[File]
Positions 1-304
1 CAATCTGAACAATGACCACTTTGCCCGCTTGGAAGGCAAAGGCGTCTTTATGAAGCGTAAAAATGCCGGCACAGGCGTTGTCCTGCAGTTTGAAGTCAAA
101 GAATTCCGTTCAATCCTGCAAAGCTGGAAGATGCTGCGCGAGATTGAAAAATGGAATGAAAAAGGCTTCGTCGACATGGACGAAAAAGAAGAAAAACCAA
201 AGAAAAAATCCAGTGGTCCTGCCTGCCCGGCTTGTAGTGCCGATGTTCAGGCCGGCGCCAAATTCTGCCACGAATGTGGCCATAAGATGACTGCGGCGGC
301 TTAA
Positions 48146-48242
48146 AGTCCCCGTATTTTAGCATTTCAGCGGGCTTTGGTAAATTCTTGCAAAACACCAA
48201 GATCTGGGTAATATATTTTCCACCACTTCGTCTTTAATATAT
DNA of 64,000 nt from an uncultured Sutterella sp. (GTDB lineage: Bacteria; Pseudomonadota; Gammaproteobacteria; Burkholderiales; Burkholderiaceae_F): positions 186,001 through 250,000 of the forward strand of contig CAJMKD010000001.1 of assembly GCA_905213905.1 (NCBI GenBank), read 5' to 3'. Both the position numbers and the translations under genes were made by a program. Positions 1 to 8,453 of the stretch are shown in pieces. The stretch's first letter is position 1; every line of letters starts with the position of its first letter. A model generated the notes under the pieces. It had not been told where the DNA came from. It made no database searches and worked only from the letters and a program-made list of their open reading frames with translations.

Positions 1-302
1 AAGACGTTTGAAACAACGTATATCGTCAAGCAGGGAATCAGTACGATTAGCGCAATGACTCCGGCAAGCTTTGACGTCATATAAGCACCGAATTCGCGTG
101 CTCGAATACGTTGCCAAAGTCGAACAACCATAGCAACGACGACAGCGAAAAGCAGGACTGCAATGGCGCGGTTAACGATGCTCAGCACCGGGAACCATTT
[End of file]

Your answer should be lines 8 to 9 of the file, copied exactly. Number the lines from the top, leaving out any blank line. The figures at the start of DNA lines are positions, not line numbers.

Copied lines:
48201 GATCTGGGTAATATATTTTCCACCACTTCGTCTTTAATATAT
DNA of 64,000 nt from an uncultured Sutterella sp. (GTDB lineage: Bacteria; Pseudomonadota; Gammaproteobacteria; Burkholderiales; Burkholderiaceae_F): positions 186,001 through 250,000 of the forward strand of contig CAJMKD010000001.1 of assembly GCA_905213905.1 (NCBI GenBank), read 5' to 3'. Both the position numbers and the translations under genes were made by a program. Positions 1 to 8,453 of the stretch are shown in pieces. The stretch's first letter is position 1; every line of letters starts with the position of its first letter. A model generated the notes under the pieces. It had not been told where the DNA came from. It made no database searches and worked only from the letters and a program-made list of their open reading frames with translations.